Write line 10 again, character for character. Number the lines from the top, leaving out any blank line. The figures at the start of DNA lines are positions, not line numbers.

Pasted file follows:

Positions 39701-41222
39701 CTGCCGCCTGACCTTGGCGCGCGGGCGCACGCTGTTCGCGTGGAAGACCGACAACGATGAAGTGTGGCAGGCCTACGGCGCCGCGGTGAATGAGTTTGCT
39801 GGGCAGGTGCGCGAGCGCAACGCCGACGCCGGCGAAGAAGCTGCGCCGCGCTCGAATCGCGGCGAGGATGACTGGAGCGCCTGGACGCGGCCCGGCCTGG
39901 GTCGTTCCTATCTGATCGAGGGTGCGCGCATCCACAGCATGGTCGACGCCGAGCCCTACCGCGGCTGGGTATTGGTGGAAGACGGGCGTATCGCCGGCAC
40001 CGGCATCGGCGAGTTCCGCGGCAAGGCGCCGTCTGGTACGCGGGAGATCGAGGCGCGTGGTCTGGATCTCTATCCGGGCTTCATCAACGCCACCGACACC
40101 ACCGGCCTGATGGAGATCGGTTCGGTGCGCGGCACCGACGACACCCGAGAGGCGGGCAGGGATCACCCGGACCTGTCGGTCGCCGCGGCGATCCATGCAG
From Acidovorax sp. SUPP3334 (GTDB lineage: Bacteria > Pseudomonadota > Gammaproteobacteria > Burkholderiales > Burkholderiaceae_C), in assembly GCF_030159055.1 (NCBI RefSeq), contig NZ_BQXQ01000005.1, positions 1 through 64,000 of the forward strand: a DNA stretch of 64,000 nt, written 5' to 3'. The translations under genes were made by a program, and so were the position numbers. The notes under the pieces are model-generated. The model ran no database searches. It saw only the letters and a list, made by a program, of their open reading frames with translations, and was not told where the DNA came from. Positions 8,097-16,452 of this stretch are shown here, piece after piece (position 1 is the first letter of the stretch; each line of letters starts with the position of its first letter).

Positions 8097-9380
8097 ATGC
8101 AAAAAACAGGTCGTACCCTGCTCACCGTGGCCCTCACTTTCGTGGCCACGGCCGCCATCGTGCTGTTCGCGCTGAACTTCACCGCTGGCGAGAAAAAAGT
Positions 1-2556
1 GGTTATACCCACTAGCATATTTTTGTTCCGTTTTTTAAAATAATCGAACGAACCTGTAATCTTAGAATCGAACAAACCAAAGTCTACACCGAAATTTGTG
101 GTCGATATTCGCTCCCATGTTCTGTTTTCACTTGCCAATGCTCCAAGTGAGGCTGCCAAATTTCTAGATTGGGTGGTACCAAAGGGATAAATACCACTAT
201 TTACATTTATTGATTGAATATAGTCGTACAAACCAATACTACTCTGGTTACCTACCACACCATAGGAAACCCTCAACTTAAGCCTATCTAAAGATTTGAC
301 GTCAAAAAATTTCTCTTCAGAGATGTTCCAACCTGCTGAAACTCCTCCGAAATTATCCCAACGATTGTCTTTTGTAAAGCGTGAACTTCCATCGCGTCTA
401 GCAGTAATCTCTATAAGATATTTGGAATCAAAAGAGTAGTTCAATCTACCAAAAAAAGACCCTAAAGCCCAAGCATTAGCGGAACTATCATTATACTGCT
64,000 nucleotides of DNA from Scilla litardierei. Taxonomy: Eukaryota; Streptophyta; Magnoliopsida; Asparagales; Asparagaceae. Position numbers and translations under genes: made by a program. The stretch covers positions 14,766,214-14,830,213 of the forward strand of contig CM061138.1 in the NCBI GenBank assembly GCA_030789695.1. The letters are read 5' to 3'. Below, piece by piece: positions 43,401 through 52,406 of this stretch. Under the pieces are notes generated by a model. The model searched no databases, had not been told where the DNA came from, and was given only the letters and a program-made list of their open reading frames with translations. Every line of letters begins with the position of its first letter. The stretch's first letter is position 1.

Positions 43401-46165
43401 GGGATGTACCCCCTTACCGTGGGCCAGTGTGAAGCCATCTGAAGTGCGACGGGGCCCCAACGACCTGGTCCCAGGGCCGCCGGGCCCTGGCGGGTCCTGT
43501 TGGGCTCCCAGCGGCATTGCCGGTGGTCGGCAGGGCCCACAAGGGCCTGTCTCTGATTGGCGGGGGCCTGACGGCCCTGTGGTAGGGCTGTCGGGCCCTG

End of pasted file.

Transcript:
8101 AAAAAACAGGTCGTACCCTGCTCACCGTGGCCCTCACTTTCGTGGCCACGGCCGCCATCGTGCTGTTCGCGCTGAACTTCACCGCTGGCGAGAAAAAAGT